Even though the fish were small, casting accuracy was a must and extremely difficult to achieve. This made the small fish 100x more rewarding than they should have been. The fish fed heaviest underneath a section of very low hanging branches, a few even touching the surface. Shooting your fly down and under these branches from across the pond was a feat in itself. It was a game of inches. The fish are smart enough not cruise open water in search of berries because the berries don't drift away from the tree in stagnant water. This was especially true on sunny days where they felt safest in the shade of the tree. Towards the end of the season there was more flies hanging in the tree than actual berries. No risk, no reward.  

Although the dry fly action was hard to beat, I did crave bigger fish. Over the course of the month I fished other venues in search of larger fish. Sadly no mulberry trees are present at these venues. I had to go back to the basics and fish weightless nymphs at close range to weary fish. I was rewarded with a few decent specimens but I really had to work for them. These fish feed heaviest during low light conditions which makes sight fishing difficult. To combat this I incorporate large chartreuse eyes on my dragon and damsel patterns. This modification makes them a lot easier to see as they parachute down in the water column. Also, since I do the majority of my fishing in low light I made the switch back in January from amber polarized lenses to yellow lenses. The light yellow color greatly increases visibility.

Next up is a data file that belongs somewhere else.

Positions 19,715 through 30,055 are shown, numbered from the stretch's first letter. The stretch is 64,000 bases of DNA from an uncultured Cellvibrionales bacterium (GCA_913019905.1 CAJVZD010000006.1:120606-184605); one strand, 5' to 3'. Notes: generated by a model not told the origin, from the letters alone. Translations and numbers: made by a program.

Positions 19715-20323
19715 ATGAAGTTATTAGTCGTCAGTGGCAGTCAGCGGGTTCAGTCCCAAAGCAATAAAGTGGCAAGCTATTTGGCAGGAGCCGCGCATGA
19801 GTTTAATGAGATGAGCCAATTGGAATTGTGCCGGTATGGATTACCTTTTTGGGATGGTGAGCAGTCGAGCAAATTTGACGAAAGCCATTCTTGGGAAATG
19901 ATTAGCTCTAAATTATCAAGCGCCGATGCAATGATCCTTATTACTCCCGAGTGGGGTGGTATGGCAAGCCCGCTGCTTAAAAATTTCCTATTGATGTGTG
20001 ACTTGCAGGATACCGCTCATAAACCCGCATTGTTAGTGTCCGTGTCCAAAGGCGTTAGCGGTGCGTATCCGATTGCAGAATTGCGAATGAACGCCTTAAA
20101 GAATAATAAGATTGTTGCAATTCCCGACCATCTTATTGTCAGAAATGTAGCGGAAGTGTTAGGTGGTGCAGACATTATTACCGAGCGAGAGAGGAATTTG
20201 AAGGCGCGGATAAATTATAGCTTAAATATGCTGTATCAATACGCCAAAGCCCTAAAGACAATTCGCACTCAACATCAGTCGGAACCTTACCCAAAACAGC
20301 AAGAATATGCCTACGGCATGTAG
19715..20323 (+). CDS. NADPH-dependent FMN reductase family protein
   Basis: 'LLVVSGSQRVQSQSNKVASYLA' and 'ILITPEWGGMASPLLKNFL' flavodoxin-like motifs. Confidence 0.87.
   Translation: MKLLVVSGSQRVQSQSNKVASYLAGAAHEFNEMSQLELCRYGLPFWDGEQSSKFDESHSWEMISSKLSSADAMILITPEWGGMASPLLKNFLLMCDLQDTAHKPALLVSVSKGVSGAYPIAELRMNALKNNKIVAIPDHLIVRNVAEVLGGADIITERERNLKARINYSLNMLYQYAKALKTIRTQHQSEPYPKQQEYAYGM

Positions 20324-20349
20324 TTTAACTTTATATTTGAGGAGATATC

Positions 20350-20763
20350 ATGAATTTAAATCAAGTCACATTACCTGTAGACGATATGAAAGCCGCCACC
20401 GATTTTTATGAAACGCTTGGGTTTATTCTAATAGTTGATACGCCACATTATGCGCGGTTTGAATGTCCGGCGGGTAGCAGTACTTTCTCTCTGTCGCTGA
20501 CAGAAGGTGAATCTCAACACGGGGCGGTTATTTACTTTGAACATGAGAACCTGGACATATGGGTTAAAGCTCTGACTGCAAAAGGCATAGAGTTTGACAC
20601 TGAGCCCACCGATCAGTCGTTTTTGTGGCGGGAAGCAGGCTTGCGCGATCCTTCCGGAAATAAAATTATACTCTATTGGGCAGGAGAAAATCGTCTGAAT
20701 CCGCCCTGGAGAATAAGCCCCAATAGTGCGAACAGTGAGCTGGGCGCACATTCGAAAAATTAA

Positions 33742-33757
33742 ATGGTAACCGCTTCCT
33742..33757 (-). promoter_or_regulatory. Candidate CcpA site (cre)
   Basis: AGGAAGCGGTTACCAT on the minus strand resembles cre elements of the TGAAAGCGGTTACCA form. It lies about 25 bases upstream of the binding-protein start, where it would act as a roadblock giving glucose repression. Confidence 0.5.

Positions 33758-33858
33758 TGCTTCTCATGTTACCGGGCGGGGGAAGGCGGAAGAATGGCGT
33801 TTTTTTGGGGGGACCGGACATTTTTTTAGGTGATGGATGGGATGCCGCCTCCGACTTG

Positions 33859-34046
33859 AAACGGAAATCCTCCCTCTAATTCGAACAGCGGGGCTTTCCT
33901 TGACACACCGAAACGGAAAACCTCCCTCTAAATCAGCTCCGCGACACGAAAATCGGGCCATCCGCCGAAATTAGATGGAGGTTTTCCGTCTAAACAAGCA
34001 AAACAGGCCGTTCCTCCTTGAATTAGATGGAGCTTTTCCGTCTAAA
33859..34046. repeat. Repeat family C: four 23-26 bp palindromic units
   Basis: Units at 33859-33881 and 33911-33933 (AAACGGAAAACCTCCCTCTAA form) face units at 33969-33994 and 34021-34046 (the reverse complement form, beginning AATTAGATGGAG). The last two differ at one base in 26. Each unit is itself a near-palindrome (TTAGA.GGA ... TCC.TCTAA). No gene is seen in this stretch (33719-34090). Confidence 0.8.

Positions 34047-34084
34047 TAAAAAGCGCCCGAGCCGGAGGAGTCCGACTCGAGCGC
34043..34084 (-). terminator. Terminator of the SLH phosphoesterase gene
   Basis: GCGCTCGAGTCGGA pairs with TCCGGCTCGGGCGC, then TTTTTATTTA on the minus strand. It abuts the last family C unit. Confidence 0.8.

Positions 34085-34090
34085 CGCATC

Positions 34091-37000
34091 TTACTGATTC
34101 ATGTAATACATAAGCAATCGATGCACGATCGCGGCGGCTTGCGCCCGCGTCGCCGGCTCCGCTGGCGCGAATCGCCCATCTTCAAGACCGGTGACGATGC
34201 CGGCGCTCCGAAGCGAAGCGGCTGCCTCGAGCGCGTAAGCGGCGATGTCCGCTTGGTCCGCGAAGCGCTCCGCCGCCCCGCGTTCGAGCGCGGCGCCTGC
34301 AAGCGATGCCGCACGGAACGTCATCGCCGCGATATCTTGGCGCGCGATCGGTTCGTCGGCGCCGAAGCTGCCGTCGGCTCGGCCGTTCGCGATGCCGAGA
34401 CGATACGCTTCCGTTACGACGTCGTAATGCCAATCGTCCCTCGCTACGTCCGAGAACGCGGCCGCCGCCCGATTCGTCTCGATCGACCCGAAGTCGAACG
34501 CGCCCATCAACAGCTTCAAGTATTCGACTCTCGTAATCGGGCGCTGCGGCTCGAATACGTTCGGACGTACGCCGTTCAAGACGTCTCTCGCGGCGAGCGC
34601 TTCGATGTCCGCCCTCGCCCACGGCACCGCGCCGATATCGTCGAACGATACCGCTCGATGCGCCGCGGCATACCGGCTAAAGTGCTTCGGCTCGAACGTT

Not close enough...

Just a few inches closer does the trick.

Unripe Mulberry





A blurry gator.

Sometimes you have to rest them on your knee...

The Damsel.

Carp Damsel tied with chartreuse eyes, responsible for all my larger fish

Carp Dragon doing work too...